Sudan: The Foreign General Says The War Is Over


September 4, 2009: The Government of South Sudan (GOSS) has quit being quiet about it. For the last two months South Sudan leaders and senior members of the Sudan Peoples Liberation Movement (SPLM – the political arm of the Sudan Peoples Liberation Army) have been accusing the national government and the ruling National Congress Party of trying to obstruct or even prevent the 2011 referendum on southern independence. The obstruction accusation has several elements. The GOSS accuses the north of arming militias in the south and encouraging tribal violence in the south. The GOSS also says some NCP officials have been saying that a “simple majority” (ie, 50 percent plus one) is not sufficient to secure independence, that would require a 75 percent majority. The GOSS and the national government are still arguing over the results of the national census, which was supposed to help determine who can vote in the 2010 national elections and the 2011 referendum. It looks like the national government is willing to resume the war, to avoid losing the rebellious south.

September 2, 2009: The Anglican Church's Archbishop of Sudan has weighed in on the tribal battles in South Sudan. The church leader said that the attacks on southern villages are “well organized” and are not the result of cattle raiding. The archbishop's statement that the people behind the attacks want the Comprehensive Peace Agreement (CPA) between north and south to fail. The church statement is similar to claims by the GOSS that northerners are encouraging the attacks by providing arms and funding with the goal of starting tribal wars in the south.

September 1, 2009: Rwandan General Patrick Nyamvumba assumed command of UNAMID, taking over from General Martin Luther Agwai

August 29, 2009: UNAMID said two peacekeepers were kidnapped in West Darfur state. The kidnappings occurred two days after UNAMID military peacekeeping commander General Martin Luther Agwai stated that the war in Darfur is over. Reactions to Agwai's statement have been telling. A JEM spokesman said: "I don't know how they can consider that war is over in Darfur. The war is not over. The war is over when there is a comprehensive peace agreement." No, there is no comprehensive peace agreement in Darfur, and the Comprehensive Peace Agreement (CPA) the national government signed with the south is fraying.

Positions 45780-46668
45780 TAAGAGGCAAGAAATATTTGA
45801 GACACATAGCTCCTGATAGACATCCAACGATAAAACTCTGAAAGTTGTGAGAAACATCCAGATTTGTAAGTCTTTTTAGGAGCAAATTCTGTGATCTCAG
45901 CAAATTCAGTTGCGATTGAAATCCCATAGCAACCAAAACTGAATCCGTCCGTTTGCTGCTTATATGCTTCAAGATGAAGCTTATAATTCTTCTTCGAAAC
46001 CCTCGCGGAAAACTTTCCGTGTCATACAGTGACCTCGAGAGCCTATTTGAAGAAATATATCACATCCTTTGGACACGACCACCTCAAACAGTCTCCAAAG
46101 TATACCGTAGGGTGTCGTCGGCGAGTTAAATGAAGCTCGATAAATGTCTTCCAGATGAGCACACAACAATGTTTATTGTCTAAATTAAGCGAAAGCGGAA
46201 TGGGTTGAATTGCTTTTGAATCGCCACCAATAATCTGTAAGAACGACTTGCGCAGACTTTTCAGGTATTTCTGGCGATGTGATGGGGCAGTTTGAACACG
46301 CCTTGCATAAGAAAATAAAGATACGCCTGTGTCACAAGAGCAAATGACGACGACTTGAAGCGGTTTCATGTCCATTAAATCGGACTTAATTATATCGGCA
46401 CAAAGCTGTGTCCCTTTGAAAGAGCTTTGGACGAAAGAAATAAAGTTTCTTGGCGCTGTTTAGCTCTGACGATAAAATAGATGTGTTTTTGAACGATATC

Another tribal battle erupted in South Sudan and once again in Jonglei state. A state government official said that Lou Nuer tribesmen opened fire on a Dinka village as the attackers were attempting to steal cattle. At least 38 people were slain in the firefight and over 60 were wounded. Seven SPLA soldiers stationed near the Dinka village were among the dead. The Lou Nuer and the Dinka are both cattle-herding tribes (pastoralists).

August 27, 2009: UNAMID's military peacekeeping commander, Nigerian General Martin Luther Agwai, who announced earlier this year that he would leave his command on August 31, stated that the Darfur war “has effectively ended.” That is an odd statement to make, but the general said the problems now afflicting the Darfur region are not large force on force battles between the Sudanese Army and rebel groups but “localized issues” like banditry and disputes over land and water rights. “Militarily there isn't much (going on),” Agwai said. That said, the Justice and Equality Movement (JEM) remains active. Agwai said, however, that he thinks the JEM cannot control territory. The general added that the government can reignite the war, but he sees the problems in Darfur as being primarily political. Well, the problem has always been political, given the gripe by the rebels that the government neglected Darfur. All in all, the general's statement is more than a bit foggy, it's wrong. Large-scale battles have decreased, but fighting still occurs. Large armed rebel groups still operate along the Sudan-Chad border. The government troops and their militia allies remain armed and present. Agwai's pronouncement sounds like wishful thinking by a commander who was given a very ineffective peacekeeping command. Either that, or he is saying the national government has won by massacring enough Darfurians and driving the rest into refugee camps.

August 25, 2009: The political head of the UNAMID mission, Rodolphe Adada, announced his resignation. The UN is seeking a replacement. Since UNAMID is a "hybrid" operation, with the UN and the African Union (AU), the mission head will almost certainly be form an AU state.

The GOSS accused the national government of trying to “sabotage” the 2011 independence referendum.

August 24, 2009: The Government of South Sudan (GOSS) once again accused the national government of arming militias and tribes in the south in order to destabilize the region. An estimate 1200 people have died in inter-tribal battles since January 2009.

August 22, 2009: Three small factions of the Sudan Liberation Army (SLA) and a splinter faction of the JEM have decided to form a new Darfur rebel group. Ultimately, the group intends to create an “umbrella” organization in order to negotiate with the national government. The “mainline” JEM group, however, has rejected the “unity talks” and has chosen not to participate.





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